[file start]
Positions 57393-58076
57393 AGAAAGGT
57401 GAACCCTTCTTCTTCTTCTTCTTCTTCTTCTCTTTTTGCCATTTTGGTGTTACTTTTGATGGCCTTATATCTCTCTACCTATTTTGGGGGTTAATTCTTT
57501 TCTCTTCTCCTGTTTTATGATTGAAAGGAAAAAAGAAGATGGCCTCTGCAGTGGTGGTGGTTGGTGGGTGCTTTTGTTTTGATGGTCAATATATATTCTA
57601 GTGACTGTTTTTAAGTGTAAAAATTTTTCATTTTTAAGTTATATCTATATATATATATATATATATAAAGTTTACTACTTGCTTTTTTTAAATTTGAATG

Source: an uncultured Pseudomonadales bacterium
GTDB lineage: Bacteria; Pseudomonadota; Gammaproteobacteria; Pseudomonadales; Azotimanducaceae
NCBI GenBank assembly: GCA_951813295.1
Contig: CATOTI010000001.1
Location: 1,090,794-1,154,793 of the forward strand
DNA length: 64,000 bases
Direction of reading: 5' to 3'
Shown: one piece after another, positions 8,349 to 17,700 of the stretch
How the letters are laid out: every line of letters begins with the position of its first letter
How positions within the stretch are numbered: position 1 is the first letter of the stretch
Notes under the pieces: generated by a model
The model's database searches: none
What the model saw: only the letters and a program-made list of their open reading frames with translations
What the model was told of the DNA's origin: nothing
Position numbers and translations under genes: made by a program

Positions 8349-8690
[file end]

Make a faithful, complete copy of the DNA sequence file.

Positions 57393-58076
57393 AGAAAGGT
57401 GAACCCTTCTTCTTCTTCTTCTTCTTCTTCTCTTTTTGCCATTTTGGTGTTACTTTTGATGGCCTTATATCTCTCTACCTATTTTGGGGGTTAATTCTTT
57501 TCTCTTCTCCTGTTTTATGATTGAAAGGAAAAAAGAAGATGGCCTCTGCAGTGGTGGTGGTTGGTGGGTGCTTTTGTTTTGATGGTCAATATATATTCTA
57601 GTGACTGTTTTTAAGTGTAAAAATTTTTCATTTTTAAGTTATATCTATATATATATATATATATATAAAGTTTACTACTTGCTTTTTTTAAATTTGAATG

Source: an uncultured Pseudomonadales bacterium
GTDB lineage: Bacteria; Pseudomonadota; Gammaproteobacteria; Pseudomonadales; Azotimanducaceae
NCBI GenBank assembly: GCA_951813295.1
Contig: CATOTI010000001.1
Location: 1,090,794-1,154,793 of the forward strand
DNA length: 64,000 bases
Direction of reading: 5' to 3'
Shown: one piece after another, positions 8,349 to 17,700 of the stretch
How the letters are laid out: every line of letters begins with the position of its first letter
How positions within the stretch are numbered: position 1 is the first letter of the stretch
Notes under the pieces: generated by a model
The model's database searches: none
What the model saw: only the letters and a program-made list of their open reading frames with translations
What the model was told of the DNA's origin: nothing
Position numbers and translations under genes: made by a program

Positions 8349-8690